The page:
If you're properly royal, you save the rice for last. At Pulhyanggi (see part 1), you have two options: Typical steamed rice, probably also better than the average peasant mother will make, or, if you like, nurungji (scorched rice), which is prepared from roasted rice and added water. This is rice from the bottom of a metal pot that has browned from long holding. Almost all over Asia, this slightly "damaged" rice is regarded rather nostalgically because it has such a pleasing nutty aroma.
For the mass market, there are now any number of scorched rice products in Korea, sold dry or even as a microwavable product. Pulhyanggi does things the old-fashioned way, of course. We receive ours in a stoneware bowl, topped with a walnut and a couple of pine nuts.
Rice isn't complete in Korea without a suitable set of side dishes (banchan), and if you were suitably royal, and had an army of servants at your disposal, you'd expect to have something remarkable. I think we had a total of 9 or 10 side dishes.
Scallion wrapped vegetables with gochujang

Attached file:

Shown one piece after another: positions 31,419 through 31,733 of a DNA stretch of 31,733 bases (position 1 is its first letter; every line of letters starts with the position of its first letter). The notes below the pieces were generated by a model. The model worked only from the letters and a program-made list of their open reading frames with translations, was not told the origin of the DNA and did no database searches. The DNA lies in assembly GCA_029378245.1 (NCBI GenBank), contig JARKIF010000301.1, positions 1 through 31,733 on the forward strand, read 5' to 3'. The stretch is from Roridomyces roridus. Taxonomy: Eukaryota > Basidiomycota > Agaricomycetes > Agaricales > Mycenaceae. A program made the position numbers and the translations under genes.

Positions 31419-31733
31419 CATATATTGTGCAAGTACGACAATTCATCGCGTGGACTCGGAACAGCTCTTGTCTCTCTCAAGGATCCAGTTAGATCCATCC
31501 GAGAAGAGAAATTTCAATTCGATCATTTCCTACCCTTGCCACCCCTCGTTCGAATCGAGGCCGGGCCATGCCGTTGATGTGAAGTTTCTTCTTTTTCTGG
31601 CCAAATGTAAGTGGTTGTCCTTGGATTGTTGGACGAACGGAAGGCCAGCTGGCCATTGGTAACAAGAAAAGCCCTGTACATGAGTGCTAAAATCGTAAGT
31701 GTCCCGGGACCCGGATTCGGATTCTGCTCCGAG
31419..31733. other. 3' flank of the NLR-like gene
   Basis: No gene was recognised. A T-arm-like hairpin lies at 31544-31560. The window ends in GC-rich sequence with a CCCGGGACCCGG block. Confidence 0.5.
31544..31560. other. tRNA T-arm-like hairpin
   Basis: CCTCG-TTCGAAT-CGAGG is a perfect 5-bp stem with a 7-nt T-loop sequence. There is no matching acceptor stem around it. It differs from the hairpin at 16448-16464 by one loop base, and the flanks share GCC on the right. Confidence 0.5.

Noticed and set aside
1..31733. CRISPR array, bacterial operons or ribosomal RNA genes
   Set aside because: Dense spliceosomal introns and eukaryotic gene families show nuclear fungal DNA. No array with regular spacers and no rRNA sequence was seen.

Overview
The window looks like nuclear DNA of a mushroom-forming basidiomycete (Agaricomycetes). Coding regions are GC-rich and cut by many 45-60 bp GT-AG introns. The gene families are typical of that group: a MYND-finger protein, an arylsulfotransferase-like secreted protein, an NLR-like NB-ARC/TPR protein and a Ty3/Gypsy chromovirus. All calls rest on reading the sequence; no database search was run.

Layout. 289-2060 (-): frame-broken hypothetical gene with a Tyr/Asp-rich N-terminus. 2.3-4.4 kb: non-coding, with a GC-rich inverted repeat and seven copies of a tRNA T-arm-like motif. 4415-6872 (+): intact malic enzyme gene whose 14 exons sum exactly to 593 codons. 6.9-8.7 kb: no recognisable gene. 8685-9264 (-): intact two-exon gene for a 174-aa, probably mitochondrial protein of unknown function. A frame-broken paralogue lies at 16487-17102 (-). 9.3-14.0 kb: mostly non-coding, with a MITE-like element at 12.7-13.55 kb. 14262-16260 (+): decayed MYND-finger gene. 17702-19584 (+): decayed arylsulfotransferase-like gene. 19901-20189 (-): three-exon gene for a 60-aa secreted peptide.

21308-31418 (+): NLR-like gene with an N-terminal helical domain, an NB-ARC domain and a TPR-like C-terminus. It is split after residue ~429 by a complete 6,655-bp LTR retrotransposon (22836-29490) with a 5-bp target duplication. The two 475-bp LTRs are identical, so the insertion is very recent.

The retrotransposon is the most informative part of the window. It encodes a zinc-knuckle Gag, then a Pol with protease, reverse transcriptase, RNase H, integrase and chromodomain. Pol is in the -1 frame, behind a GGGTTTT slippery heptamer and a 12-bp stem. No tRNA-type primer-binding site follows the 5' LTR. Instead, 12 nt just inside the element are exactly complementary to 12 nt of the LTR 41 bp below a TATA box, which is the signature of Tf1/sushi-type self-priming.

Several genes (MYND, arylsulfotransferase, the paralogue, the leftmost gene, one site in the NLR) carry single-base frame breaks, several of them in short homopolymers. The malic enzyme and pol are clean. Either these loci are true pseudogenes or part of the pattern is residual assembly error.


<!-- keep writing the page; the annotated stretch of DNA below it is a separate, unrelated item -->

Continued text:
Painstakingly wrapped, matchstick cut blanched and raw vegetables.
We wanted more of this lotus root dish.
These mushrooms were served very lightly seasoned and almost dry in texture.
Daikon, carrot and nori
Probably the most strongly seasoned dish in this set, this daikon and carrot dish, mixed with gim and the whites of scallions, has a bit of sesame oil, something like the muk from the previous set of courses.
This is a surprising treatmeant of the devil's tongue tuber, konnyaku... minimalist but flavorful.
And a little something sweet
After we look suitably defeated, the waitstaff comes by with a few small things to settle our palates. The meal ends with some wedges of surprisingly good Korean pears, a small serving of a sweet Korean herbal drink, and this nice little confection.